The Indiana Attorney General personally attended a civil racketeering court hearing this morning in Hammond, a rare in-person appearance that comes in the civil case against a former East Chicago mayor and a top aide.
Special prosecutor for the state, Patrick Collins, asked U.S. Senior Judge James T. Moody to enter default judgments against former Mayor Robert Pastrick and James Fife III, who didn't appear today in person or through counsel at the public hearing.
Attorney General Greg Zoeller attended the hearing. It's rare for an elected attorney general to appear personally, but this civil racketeering case is unprecedented and warrants the appearance, agency spokesman Bryan Corbin said.
The judge will likely rule on the case in the next week before considering what possible civil penalties should be assessed, according to the AG's office. A public hearing is scheduled for June 9.
Zoeller has said previously that he doesn't expect the state will be able to collect all of the $24 million at issue in the case, but he hopes the suit will prove how deep the East Chicago corruption ran in those years.
A three-week jury trial was set to begin today, but that was canceled after Pastrick and Fife last week filed notice they wouldn't defend themselves and wanted to waive their jury trial on the state claims brought under the federal Racketeering Influenced and Corrupt Organizations Act.
Former Attorney General Steve Carter filed the suit in 2004, alleging that Pastrick and other city officials ran a scheme to illegally spend $24 million of public money in a paving-for-votes program during the May 1999 Democratic mayoral primary election. That scandal eventually led to a federal indictment of more than a dozen of Pastrick's administration officials and contractors. This civil suit sought to recoup the allegedly misspent money, and the Attorney General's Office reports that most defendants have settled and about $1.2 million has been collected from them. The state has also obtained another $18 million in default judgment orders against other defendants.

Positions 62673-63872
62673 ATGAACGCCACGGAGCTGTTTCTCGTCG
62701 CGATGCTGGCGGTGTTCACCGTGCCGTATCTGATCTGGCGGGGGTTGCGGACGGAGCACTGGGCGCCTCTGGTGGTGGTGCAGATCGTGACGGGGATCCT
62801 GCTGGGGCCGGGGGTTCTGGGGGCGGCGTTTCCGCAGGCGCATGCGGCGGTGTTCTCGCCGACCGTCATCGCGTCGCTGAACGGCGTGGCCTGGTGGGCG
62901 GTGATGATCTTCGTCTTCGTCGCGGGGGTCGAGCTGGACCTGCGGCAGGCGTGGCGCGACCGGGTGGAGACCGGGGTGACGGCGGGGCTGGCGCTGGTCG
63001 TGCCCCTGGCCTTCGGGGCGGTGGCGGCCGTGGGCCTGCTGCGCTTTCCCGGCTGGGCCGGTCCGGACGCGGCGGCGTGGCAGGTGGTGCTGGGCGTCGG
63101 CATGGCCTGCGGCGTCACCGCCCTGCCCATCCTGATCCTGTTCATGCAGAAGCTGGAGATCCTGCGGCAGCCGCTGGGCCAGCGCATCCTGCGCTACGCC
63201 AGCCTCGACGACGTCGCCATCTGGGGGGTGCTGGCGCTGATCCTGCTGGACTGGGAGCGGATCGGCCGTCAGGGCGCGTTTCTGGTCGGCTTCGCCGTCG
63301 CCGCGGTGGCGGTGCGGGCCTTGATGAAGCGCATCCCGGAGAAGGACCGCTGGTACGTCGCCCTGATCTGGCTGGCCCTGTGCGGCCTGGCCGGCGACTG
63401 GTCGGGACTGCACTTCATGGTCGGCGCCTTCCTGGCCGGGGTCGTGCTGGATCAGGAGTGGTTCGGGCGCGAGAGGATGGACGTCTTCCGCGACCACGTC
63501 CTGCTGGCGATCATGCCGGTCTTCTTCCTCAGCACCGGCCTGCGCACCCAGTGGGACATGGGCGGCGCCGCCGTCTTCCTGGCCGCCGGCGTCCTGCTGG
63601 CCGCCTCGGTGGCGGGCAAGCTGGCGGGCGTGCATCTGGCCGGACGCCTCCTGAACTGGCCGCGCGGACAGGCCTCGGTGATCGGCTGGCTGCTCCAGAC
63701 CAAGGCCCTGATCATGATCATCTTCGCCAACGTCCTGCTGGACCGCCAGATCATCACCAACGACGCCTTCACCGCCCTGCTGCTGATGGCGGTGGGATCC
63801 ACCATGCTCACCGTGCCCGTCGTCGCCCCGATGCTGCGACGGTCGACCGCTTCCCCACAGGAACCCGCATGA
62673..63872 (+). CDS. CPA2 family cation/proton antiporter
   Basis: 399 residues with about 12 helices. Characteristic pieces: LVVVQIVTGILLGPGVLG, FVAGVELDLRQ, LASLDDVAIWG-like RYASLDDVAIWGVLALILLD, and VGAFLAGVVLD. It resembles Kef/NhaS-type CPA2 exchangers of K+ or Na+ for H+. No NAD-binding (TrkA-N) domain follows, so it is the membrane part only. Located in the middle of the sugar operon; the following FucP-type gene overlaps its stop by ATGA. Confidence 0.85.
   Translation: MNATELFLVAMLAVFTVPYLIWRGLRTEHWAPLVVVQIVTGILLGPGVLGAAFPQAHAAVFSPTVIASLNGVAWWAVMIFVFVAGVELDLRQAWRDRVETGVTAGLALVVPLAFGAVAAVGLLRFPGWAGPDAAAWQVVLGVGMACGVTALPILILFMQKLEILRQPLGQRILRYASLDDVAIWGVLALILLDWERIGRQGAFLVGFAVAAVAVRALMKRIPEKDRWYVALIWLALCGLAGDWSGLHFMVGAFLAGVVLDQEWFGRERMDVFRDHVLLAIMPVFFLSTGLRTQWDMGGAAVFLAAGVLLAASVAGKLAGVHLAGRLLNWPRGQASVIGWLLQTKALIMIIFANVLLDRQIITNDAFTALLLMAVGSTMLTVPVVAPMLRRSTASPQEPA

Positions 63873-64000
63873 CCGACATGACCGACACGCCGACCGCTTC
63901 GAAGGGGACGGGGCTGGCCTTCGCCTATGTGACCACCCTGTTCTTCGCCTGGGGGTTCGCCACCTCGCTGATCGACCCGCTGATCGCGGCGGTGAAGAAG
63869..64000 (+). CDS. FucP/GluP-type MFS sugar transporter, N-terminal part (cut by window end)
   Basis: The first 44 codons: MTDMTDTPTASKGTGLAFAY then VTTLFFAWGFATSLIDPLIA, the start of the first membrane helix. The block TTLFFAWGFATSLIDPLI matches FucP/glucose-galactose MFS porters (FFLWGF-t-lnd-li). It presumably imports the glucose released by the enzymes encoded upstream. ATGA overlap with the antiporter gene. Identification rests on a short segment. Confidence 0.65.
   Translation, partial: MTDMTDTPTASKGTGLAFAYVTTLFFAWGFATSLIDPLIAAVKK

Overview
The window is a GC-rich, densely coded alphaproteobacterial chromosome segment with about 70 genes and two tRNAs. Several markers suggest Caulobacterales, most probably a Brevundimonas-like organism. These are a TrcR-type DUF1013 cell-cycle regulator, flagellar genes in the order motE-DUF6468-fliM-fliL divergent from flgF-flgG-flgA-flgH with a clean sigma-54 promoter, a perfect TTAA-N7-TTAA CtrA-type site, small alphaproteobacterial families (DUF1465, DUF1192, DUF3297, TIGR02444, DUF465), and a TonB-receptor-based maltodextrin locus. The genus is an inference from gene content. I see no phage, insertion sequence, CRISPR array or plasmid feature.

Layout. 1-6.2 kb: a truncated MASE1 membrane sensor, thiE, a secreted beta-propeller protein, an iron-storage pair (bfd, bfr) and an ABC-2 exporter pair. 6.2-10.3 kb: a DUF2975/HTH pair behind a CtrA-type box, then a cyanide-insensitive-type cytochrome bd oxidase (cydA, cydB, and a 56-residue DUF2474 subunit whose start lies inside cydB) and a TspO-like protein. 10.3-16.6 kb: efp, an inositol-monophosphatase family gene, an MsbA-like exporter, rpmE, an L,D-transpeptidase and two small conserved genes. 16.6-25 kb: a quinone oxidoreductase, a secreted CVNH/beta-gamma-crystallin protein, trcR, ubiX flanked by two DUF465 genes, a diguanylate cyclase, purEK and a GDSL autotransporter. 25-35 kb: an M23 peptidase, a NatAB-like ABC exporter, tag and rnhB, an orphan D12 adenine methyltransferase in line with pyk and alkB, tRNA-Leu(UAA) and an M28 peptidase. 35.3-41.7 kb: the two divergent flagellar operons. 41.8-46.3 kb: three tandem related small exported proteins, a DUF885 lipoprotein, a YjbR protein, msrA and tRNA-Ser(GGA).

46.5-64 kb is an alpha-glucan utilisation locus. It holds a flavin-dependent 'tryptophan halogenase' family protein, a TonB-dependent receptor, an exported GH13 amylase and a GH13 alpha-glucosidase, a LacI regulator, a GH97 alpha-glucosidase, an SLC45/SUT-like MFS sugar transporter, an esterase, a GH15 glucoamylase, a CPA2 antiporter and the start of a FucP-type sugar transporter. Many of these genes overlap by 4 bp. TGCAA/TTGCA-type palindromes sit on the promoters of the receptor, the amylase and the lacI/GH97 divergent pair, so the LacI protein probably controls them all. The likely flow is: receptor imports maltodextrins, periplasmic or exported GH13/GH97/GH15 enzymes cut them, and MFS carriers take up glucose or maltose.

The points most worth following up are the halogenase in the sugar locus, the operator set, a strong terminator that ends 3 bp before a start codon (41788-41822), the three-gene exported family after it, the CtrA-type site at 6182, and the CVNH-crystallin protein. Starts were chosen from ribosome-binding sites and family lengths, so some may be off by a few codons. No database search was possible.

But defendants Pastrick, Fife, and a former aide Timothy Raykovich were the holdouts. Raykovich settled with the state May 13 - a week before the other two decided not to defend themselves in court - and the charges against Raykovich have been dismissed with prejudice.
According to the public settlement agreement with the Attorney General's Office, Raykovich admitted in an affidavit that as a special assistant to the mayor he had knowledge of the illegal paving contracts prior to the May 1999 primary - contractors were paid based on invalid, expired bids; Fife had pre-existing knowledge of that activity; and Raykovich concluded that the paving program's "primary motivation ... had been to ensure that Mayor Pastrick was re-elected in the 1999 mayoral election."
Though an official gag order hasn't been issued, the judge has instructed parties not to discuss details of the case out of court and so the only public information comes from the public records, court filings, and docket entries.